As many of you know, a group of us are studying the book Meeting God in Mark by Rowan Williams. Rowan Williams writes about Mark’s Gospel being particularly a gospel where misunderstanding often takes place. Strange parables and sayings leave the disciples and the hearer of the gospel baffled and Rowan Williams says that this is deliberate. He writes, “More than once in the Gospel we hear Jesus saying something like, ‘How do I make this clear to you? What can I say to you? Don’t you understand yet?’ This is a Jesus who is searching for ways to communicate truths for which there are no clear and simple words. …this is … a Gospel which on every page has a very strongly worded health warning to the reader: don’t think you’ve got it yet!”[1] We are perhaps not meant to understand, in other words, it is perhaps the case that not understanding is a healthy place in the spiritual life.

In another book, Rowan Williams talks about Jesus using “carefully calculated shocks”[2] to speak about God. Surely being told that we would be better to lose a limb than to stumble is such a “carefully calculated shock”. Why does Jesus speak in this way? How can it help us to glimpse the ways of God? It is as if, by such shocking statements, Jesus strips away our foundations. I think that, like the disciples, we are rattled by such shocks. I think they leave us vulnerable to the truth.

And so what is a possible truth that Jesus would have us ponder? He is talking about stumbling – either our causing a “little one” to stumble, or us stumbling ourselves. And the stumbling is in the context of faith. “If any of you put a stumbling block before one of these little ones who believe in me …,” Jesus says. He seems to view it very harshly if any of us causes another to commit a sin, or if something about our life causes us to sin. Sin. One theologian called sin the failure to let God be God. The Ten Commandments give us much insight into the categories of sin – those commandments being summed up in the great commandment of Jesus to love God and love neighbour. Sin when we fail to love God, fail to love neighbour. It is woven into all our lives, day by day in fact.

In 2005 the Pulizer Prize for fiction was given to the writer Marilyn Robinson for her book Gilead. Gilead is a letter from a dying father who is an old man, to his seven year old son. The father married for the second time, late in life. He is a pastor, as were his father and his grandfather before him. Woven in letter to his son are many stories from the father’s life and many reflections on the things of life and the ways of God.

The father tells a little of his own grandfather who lost an eye in the American Civil War.

“I believe he was a saint of some kind. When someone remarked in his hearing that he had lost an eye in the Civil War, he said, “I prefer to remember that I have kept one.” …I wish you could have known my grandfather. I heard a man say once it seemed the one eye he had was somehow ten times an eye. Normally speaking, it seems to me, a gaze, even a stare, is diffused a little when there are two eyes involved. He could make me feel as though he had poked me with a stick, just by looking at me. Not that he meant any harm to speak of. He was just afire with old certainties, and he couldn’t bear all the patience that was required of him by the peace and by the aging of his body and by the forgetfulness that had settled over everything. He thought we should all be living at a dead run. I don’t say he was wrong. That would be like contradicting John the Baptist.”[3]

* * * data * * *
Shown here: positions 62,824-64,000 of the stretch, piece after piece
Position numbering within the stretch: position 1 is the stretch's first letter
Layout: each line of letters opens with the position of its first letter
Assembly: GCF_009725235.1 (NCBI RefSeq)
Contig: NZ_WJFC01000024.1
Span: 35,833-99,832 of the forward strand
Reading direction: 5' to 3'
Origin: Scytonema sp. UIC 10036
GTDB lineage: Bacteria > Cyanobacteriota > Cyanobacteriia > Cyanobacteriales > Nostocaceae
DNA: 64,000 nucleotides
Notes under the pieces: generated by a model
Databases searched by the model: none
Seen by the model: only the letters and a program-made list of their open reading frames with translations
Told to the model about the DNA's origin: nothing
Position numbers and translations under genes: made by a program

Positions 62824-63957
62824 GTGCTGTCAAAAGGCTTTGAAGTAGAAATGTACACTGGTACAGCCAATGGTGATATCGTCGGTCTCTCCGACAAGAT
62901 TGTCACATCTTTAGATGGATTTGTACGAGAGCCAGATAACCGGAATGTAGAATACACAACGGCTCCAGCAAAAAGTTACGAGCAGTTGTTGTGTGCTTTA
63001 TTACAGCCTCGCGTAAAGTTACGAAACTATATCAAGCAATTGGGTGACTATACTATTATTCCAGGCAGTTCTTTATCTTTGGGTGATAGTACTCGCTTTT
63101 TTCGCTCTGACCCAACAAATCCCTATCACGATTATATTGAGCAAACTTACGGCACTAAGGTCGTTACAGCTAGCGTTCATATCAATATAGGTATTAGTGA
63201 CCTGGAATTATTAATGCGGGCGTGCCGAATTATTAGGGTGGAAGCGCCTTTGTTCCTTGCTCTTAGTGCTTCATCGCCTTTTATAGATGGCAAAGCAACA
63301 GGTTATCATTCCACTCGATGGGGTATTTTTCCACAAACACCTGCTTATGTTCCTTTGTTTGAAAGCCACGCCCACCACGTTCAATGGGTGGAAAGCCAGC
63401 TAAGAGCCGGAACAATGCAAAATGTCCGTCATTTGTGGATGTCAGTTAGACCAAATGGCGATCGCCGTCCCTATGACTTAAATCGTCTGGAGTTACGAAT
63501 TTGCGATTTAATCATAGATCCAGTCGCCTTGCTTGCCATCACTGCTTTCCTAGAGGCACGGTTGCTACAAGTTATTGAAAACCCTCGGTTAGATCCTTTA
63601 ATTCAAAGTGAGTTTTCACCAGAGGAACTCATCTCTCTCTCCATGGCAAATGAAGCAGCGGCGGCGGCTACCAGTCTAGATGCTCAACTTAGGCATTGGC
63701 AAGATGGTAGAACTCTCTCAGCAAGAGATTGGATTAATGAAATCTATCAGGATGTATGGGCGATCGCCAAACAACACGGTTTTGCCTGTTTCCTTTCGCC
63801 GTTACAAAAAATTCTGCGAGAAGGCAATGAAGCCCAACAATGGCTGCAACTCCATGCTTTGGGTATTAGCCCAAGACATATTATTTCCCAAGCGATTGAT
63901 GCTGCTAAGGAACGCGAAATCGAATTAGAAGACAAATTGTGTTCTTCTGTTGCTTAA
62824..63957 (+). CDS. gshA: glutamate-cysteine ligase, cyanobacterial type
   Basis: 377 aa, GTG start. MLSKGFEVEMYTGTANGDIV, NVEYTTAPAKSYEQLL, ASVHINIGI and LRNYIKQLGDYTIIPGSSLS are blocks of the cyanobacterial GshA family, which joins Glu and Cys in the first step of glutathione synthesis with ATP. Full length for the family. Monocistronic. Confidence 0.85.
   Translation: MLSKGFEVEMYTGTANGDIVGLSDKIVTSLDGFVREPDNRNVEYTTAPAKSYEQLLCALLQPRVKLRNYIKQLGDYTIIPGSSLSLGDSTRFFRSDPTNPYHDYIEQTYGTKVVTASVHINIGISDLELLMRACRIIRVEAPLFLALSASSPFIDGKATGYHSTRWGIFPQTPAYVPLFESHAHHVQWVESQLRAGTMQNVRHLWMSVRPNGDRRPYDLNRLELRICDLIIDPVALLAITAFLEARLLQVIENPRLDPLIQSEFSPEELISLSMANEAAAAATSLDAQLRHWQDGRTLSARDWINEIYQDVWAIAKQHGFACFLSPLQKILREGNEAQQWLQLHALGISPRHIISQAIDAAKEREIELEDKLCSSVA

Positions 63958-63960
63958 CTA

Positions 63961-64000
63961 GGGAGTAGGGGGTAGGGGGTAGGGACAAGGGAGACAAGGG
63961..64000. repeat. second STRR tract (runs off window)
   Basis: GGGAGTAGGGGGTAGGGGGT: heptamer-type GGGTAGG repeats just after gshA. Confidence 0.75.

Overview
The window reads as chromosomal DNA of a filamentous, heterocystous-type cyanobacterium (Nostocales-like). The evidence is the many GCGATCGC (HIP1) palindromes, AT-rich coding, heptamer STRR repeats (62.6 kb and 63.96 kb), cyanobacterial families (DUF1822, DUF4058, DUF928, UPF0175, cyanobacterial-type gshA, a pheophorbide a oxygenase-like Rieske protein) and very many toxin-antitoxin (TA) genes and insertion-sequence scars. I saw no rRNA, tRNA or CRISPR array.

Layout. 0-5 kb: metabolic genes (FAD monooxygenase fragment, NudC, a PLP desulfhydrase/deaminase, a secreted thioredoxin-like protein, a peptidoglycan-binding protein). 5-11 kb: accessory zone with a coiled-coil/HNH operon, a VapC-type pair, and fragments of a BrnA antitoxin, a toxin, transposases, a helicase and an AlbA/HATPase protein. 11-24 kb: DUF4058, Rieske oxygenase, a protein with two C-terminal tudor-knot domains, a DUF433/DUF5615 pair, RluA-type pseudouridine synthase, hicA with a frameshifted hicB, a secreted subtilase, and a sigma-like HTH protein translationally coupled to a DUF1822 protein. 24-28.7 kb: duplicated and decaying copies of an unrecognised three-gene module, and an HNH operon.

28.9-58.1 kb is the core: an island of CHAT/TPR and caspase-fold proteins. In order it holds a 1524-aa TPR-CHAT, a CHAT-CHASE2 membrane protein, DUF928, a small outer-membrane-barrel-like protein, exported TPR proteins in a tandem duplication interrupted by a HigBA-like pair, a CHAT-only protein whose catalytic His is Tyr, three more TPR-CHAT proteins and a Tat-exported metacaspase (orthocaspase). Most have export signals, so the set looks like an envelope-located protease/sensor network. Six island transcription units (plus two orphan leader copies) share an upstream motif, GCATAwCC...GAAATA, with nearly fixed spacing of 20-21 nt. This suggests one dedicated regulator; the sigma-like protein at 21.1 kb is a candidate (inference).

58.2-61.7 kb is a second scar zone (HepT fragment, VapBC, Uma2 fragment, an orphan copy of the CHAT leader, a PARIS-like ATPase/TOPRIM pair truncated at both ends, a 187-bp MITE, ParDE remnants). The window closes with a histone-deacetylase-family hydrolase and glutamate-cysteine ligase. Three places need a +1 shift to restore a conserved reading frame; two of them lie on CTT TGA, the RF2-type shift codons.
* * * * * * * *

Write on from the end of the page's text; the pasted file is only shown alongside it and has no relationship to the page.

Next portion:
I wish you could have known my grandfather. I heard a man say once it seemed the one eye he had was somehow ten times an eye.

There’s something I need to tell you. I think Jesus might have meant it. About it being better for us to be thrown into the sea with a millstone around our neck that to cause a little one to stumble or to lose a hand or a foot or an eye than to stumble ourselves and be thrown into the unquenchable fires of hell. I think Jesus might have meant it. He would try as hard as he could to reach us, to help us, transform us so that we wouldn’t cause little ones to stumble or to stumble ourselves. He’d do everything he could. But if we just couldn’t change I think he might have meant it. That it would be better for us to lose a hand or a foot, it would be better for us to lose an eye, even. It would be better for us to lose an eye, so that we might be able to see.

[1] Williams, Rowan Meeting God in Mark (London: SPCK, 2014), p. 45.

[2] Williams, Rowan The Edge of Words (London: Bloomsbury, 2014), p. 145.

[3] Gilead by Marilyn Robinson p. 36.